Chinese domestic brands are being outsold by international brands in China. Their quality is suspect even and especially among the Chinese. This may not last. Domestic brands are catching up fast, says J.D. Power. (Read More…)
Last March I shared some preliminary car reliability stats for the FIAT 500 and new Volkswagen Passat. The 500 looked very good at the time. The Passat was at the other extreme. Another three months have passed, and TrueDelta’s car reliability stats have been updated to include owner experiences through the end of March 2012. In these updated stats, the FIAT remains excellent while the Passat has improved. But in J.D. Power’s annual Initial Quality Survey (IQS), released yesterday, they’re both awful. What gives?
Clear your mind, look deep into the results of the 2011 JD Power Initial Quality Survey, and what will you find? Based on my limited understanding of the human mind, I’d guess “something that helps prop up your established perspective on the world of cars.” But hey, feel free to prove me wrong. Meanwhile, lest we take any of this too seriously, let’s remember the wise words of Michael Karesh, who noted on last year’s results that
J.D. Power continues to assert that a low number of problems during the first 90 days of ownership should allay any concerns a car buyer might have about a car’s quality. But of course car buyers are most concerned about how a car will hold up in the long run.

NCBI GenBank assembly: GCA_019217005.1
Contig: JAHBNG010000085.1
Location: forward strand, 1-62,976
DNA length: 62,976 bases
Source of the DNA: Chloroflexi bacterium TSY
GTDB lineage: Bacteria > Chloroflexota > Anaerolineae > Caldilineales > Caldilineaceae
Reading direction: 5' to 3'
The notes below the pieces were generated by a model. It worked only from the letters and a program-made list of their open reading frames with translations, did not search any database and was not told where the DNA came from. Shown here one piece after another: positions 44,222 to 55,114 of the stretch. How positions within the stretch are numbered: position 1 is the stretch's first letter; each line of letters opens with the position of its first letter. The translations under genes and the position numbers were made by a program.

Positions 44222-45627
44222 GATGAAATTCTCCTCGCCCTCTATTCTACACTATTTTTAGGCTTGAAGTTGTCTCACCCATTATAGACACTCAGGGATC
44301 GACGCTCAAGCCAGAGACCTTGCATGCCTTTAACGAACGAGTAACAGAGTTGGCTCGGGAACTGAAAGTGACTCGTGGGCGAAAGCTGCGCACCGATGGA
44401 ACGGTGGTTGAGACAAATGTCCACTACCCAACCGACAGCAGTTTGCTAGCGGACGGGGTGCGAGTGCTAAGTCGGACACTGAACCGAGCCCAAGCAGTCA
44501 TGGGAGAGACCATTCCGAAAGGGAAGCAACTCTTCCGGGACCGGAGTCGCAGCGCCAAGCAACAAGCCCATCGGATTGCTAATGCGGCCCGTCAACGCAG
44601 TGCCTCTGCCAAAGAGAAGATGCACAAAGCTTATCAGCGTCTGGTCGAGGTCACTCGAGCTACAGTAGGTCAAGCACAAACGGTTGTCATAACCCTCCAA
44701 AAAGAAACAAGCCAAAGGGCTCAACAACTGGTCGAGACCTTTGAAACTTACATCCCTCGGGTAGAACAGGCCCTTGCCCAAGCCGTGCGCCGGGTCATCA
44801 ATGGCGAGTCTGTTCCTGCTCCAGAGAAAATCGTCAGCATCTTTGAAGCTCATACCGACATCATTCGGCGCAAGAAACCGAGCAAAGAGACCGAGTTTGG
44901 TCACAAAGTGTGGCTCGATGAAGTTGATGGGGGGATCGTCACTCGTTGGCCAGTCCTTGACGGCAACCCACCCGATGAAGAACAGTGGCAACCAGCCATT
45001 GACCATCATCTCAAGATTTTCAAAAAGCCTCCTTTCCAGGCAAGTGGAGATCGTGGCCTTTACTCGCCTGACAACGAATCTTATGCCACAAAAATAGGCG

Initial quality sometimes correlates with long-term durability, but there’s only a partial connection between the two. Initial quality can result from solid engineering, which will also benefit long-term durability. But strong initial quality can also follow from thorough inspections at the plant or dealer. Such inspections can catch and fix problems that happen to occur before delivery, but aren’t likely to reduce problems down the road.
Karesh’s seminal IQS critique can be found here.
On Thursday, the J.D. Power and Associates’ initial quality study will be published. If you pay the hefty fees J.D. Power charges, you get an advance copy, along with much more data than just the list J.D. Power releases to the public. Last year, Ford ranked highest among all non-luxury brands. It looks like someone is softening the blow that could come from a big drop down the rankings. (Read More…)
J.D. Power has released the results of its 2010 Initial Quality Survey (IQS). As in previous years, the release stresses that Detroit has improved, but now to the point that the average for GM, Ford, and Chrysler is for the first time higher than that for the imports. J.D. Power’s sound bite: “This year may mark a key turning point for U.S. brands as they continue to fight the battle against lingering negative perceptions of their quality.”
Interesting choice of words. The battle to change perceptions is often fought with ads. What information might ads include to assist in this fight? (Read More…)